There are words from which you can remove a "chunk", leaving a new word. Like this:



 WI   SHBO   NE 

WI   <poof!>  NE

WI            NE

   WI     NE


There are also words that work the other way, for which inserting a "chunk" produces a new word. For example, you can insert the chunk AUTIFI into the word BEER to make BEAUTIFIER.

A "chunk" is a string of consecutive letters. It must consist of at least two letters (no single-letter chunks). It does not need to be a valid English word.

Now, what if I told you there are words into which you can insert a chunk, then remove the same consecutive string of letters, and get a different word from the original word?

What the heck am I talking about?!

I have come up with about 11 examples of this strange phenomenon.

(Too easy? Too hard? Try the counterpart addition paradox.)


Here are my 11 examples:

Start with BEECHES --> insert ES --> obtain BESEECHES --> remove ES --> obtain BESEECH

Start with BEING --> insert ING --> obtain BINGEING --> remove ING --> obtain BINGE

Start with CODER --> insert DE --> obtain DECODER --> remove DE --> obtain DECOR

Start with CODERS --> insert DE --> obtain DECODERS --> remove DE --> obtain DECORS

Start with DEDUCT --> insert ED --> obtain DEDUCTED --> remove ED --> obtain DUCTED

Start with DEFEND --> insert DE --> obtain DEFENDED --> remove DE --> obtain FENDED

Start with PALED --> insert ED --> obtain PEDALED --> remove ED --> obtain PEDAL

Start with POSES --> insert SSES --> obtain POSSESSES --> remove SSES --> obtain POSSE

Start with REDESIGN --> insert ED --> obtain REDESIGNED --> remove ED --> obtain RESIGNED

Start with PAIRED --> insert RE --> obtain REPAIRED --> remove RE --> obtain REPAID

Start with DAUNTED --> insert UN --> obtain UNDAUNTED --> remove UN --> obtain UNDATED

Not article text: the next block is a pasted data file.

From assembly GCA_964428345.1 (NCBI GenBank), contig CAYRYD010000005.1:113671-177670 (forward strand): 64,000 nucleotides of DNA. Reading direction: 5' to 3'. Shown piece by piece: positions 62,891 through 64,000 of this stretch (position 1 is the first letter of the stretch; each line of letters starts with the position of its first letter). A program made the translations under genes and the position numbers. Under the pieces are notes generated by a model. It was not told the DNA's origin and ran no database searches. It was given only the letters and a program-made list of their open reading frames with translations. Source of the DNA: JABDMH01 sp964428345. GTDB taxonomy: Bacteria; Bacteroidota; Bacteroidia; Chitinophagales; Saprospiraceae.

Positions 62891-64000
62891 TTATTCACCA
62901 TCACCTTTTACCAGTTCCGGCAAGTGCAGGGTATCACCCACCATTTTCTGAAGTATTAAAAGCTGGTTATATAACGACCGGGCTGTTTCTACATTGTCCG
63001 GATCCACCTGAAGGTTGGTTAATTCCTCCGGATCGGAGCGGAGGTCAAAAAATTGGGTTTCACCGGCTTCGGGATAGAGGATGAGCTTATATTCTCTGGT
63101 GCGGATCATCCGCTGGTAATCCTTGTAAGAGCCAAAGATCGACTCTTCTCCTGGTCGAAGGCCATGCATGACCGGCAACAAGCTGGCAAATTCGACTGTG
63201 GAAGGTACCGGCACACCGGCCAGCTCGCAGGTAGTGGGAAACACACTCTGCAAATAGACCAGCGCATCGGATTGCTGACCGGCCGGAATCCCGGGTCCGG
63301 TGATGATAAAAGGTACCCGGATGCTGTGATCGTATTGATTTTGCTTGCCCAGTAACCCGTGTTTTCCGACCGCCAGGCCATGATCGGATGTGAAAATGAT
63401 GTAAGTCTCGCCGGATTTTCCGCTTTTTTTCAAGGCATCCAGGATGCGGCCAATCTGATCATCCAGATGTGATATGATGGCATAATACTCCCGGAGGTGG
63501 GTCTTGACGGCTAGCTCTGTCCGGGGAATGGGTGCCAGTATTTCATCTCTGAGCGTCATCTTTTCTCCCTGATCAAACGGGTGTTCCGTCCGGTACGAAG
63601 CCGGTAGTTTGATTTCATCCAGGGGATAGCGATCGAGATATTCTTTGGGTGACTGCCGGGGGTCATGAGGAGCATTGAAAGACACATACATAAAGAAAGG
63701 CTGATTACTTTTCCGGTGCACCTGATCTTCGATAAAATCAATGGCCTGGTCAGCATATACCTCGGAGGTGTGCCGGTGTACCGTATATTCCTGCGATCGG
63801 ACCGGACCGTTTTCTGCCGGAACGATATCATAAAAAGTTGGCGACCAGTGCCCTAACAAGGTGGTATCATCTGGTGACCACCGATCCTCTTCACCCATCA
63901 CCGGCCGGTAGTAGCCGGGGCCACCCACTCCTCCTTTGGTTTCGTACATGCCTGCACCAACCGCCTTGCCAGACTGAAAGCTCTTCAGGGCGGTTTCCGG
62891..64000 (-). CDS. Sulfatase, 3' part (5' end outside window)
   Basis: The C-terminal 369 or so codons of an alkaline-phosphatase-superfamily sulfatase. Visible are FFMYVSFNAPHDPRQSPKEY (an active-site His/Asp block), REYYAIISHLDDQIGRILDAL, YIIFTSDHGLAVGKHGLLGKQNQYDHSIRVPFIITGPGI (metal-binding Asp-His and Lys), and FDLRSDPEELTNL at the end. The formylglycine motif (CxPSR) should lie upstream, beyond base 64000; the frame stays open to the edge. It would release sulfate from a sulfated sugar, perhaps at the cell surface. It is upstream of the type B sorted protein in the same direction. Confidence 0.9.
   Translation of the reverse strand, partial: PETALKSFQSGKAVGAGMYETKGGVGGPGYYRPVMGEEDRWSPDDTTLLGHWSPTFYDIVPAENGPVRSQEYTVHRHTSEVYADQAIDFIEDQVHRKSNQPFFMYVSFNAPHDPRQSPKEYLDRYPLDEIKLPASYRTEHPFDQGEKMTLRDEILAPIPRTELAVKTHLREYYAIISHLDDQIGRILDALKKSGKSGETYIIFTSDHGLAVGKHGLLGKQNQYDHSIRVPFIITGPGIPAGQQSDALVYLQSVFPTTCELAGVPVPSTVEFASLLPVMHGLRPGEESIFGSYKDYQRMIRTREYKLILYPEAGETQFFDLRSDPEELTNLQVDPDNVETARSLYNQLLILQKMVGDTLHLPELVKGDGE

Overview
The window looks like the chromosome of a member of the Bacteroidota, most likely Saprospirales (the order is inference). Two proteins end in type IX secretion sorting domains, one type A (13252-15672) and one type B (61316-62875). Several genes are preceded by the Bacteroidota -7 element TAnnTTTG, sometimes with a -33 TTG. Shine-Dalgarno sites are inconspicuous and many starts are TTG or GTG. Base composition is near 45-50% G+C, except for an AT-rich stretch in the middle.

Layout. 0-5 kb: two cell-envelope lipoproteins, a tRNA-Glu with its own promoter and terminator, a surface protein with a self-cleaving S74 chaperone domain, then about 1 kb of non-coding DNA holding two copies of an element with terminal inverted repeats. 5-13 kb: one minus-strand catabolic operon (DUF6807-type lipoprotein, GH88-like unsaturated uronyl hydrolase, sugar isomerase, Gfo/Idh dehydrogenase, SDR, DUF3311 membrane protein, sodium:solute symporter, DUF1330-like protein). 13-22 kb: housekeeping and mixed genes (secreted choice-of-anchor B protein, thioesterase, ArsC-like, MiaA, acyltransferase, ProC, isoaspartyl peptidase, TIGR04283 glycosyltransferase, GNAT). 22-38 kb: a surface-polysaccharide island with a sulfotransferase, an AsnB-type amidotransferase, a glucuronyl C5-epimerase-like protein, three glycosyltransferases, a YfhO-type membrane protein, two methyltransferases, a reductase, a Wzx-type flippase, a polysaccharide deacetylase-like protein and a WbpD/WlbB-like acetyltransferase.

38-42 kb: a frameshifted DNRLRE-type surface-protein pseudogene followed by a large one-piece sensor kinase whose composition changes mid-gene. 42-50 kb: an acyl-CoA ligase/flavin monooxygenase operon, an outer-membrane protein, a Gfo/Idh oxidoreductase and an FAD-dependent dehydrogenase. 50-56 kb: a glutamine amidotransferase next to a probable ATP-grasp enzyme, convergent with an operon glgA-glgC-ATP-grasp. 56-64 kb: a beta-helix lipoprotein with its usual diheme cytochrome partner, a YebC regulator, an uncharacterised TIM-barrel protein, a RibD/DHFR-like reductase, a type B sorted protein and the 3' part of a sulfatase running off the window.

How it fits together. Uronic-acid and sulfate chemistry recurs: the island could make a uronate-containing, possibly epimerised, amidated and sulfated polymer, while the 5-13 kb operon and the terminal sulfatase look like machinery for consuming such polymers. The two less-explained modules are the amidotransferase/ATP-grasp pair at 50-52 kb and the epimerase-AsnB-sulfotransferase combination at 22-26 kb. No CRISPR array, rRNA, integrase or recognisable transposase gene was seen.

3 Answers 3


Any word in a pattern so that

you can remove the same chunk from two different places

works as the intermediate word. For example:

A wordfinder search through Qat is here.

  • $\begingroup$ It seems like you don't even need that, since the intermediate step when the chunk is inserted doesn't seem to have to be a word. For example: rot13(ybtvfg|vp| -> ybt|vp|vfg. Nygubhtu ybtvfg vf abg n jbeq, guvf fgvyy nccrnef gb or inyvq.) $\endgroup$ Jul 17, 2019 at 18:18

If the word is [Left][Right] turned [Left][Extra chunk][Right], this chunk must be removed from somewhere else. Let's say it consists of six parts, as in [1][2][[Extra chunk 1][Extra chunk 2]][3][4] (1 or 4 can be empty):

If [[Extra chunk 1][Extra chunk 2]] = [2][Extra chunk 1], it still changes the result as long as [2] != [Extra chunk 2].

If [[Extra chunk 1][Extra chunk 2]] = [Extra chunk 2][3], it still changes the result as long as [3] != [Extra chunk 1].



Is this the type of thing you're looking for?

  • $\begingroup$ The OP wants a generalized pattern. $\endgroup$
    – Nautilus
    Jul 18, 2019 at 12:11
  • $\begingroup$ Ah that's a shame. Was fun to come up with that one anyway @Nautilus $\endgroup$
    – Maze90
    Jul 18, 2019 at 13:11

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